And this statue of Liberty is a gift to a people from another people who do not love or value liberty for the Chinese. Are not the Annamese and Tonquinese Chinese, to whom liberty is as dear as to the French? What right have the French to deprive them of their liberty?

Whether this statute against the Chinese or the statue to Liberty will be the more lasting monument to tell future ages of the liberty and greatness of this country, will be known only to future generations.

Liberty, we Chinese do love and adore thee; but let not those who deny thee to us, make of thee a graven image and invite us to bow down to it.
"The New Colossus," Emma Lazarus, 1883:
Not like the brazen giant of Greek fame,
With conquering limbs astride from land to land;
Here at our sea-washed, sunset gates shall stand
A mighty woman with a torch, whose flame
Is the imprisoned lightning, and her name
Mother of Exiles. From her beacon-hand
Glows world-wide welcome; her mild eyes command
The air-bridged harbor that twin cities frame.
"Keep ancient lands, your storied pomp!" cries she
With silent lips. "Give me your tired, your poor,
Your huddled masses yearning to breathe free,
The wretched refuse of your teeming shore.
Send these, the homeless, tempest-tost to me,
I lift my lamp beside the golden door!

Thursday, October 27, 2011

Cheekwood's 12th Dia de los Muertos this Saturday

Photo by Andy Castro. Licensed via Creative Commons.

Cheekwood’s 12th Annual
EL DIA DE LOS MUERTOS Fall Festival Saturday, October 29th 2011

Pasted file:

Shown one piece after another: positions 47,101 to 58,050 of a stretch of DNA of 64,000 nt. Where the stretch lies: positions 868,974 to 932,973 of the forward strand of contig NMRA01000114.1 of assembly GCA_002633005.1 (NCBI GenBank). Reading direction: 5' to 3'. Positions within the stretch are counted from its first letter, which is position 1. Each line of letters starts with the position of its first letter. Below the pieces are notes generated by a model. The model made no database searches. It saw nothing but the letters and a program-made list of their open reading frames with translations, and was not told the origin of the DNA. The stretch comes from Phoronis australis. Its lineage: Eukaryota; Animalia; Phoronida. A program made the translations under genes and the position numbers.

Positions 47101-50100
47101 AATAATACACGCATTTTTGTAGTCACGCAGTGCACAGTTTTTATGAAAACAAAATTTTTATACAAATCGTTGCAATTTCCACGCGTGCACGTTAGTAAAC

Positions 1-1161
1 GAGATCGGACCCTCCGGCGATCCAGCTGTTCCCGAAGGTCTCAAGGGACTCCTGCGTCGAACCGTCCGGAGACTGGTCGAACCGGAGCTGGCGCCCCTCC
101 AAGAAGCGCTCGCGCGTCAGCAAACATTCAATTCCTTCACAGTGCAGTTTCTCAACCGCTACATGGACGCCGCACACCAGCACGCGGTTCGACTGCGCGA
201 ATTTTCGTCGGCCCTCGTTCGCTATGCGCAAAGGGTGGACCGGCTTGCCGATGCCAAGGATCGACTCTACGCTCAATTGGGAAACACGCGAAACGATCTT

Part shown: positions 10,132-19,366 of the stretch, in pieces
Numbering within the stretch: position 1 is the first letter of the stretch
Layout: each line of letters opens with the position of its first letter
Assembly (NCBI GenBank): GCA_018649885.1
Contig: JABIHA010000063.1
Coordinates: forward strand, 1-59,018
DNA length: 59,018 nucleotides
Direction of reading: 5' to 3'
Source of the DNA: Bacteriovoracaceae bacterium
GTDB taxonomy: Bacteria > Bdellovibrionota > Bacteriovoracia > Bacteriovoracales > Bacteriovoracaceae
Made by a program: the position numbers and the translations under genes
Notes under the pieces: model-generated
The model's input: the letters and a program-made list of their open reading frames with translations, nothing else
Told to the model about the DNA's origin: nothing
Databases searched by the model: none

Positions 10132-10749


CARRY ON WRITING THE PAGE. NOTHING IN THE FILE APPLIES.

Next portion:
11:00am – 5:00pm
Event parking available at The Temple, 5015 Harding Road
Shuttles will be available to transport you to Cheekwood 


Free - Cheekwood Members
$12 - Adults
$10 -  Seniors (65 +)
$5 - College Students w/ ID
Free - 17 and Under
The festivals of Mexico and Latin America are world renowned for their colorful decorations, energetic music, and cultural significance. Los Dias de los Muertos, the Days of the Dead, are no exception! The holiday is one of the most important celebrations in Latin America and demonstrates the culture’s strong sense of love and respect for one’s ancestors while celebrating the continuance of life. Join in the festivities and learn more about this unique holiday as you tour the altars, shop in the Mexican marketplace, explore traditional arts and crafts, and enjoy live music and dance.

ART & ACTIVITIES PAPEL PICADO: Take part in the Mexican art of paper cutting.

MONARCHS: Learn about the significance of the butterflies as you create your own colorful Monarch.

PAPER MARIGOLDS: Make a colorful marigold, the traditional flower of the holiday.

MEMORY TREE: Add your thoughts to the colorful tree of memories.

CALAVERAS MASK: Make a colorful skeleton mask to wear during the festival.

BARRILETES: Create a colorful kite like those flown in Guatemala on the Day of the Dead.

SUGAR SKULLS: A Día de los Muertos tradition! Decorate a sugar skull to honor your ancestors.

EVENT QUEST: The ‘Quest’ is a fun and interactive way to discover all aspects of the event while learning more about the holiday.

POSADA PRINTS: Be inspired by legendary Mexican printmaker Jose Posada. Draw and print your own design!

What is tapeteTapete is the Spanish word for carpet. Usually made with colored sand, these “carpets” are a tradition for Día de los Muertos because, like life, they are temporary. At Cheekwood, participants will use a similar temporary medium, chalk, to create the large-scale colorful murals to honor the deceased. Experience the brilliance of these custom designs before they wash away!

Cane Ridge High School
Meigs Middle Magnet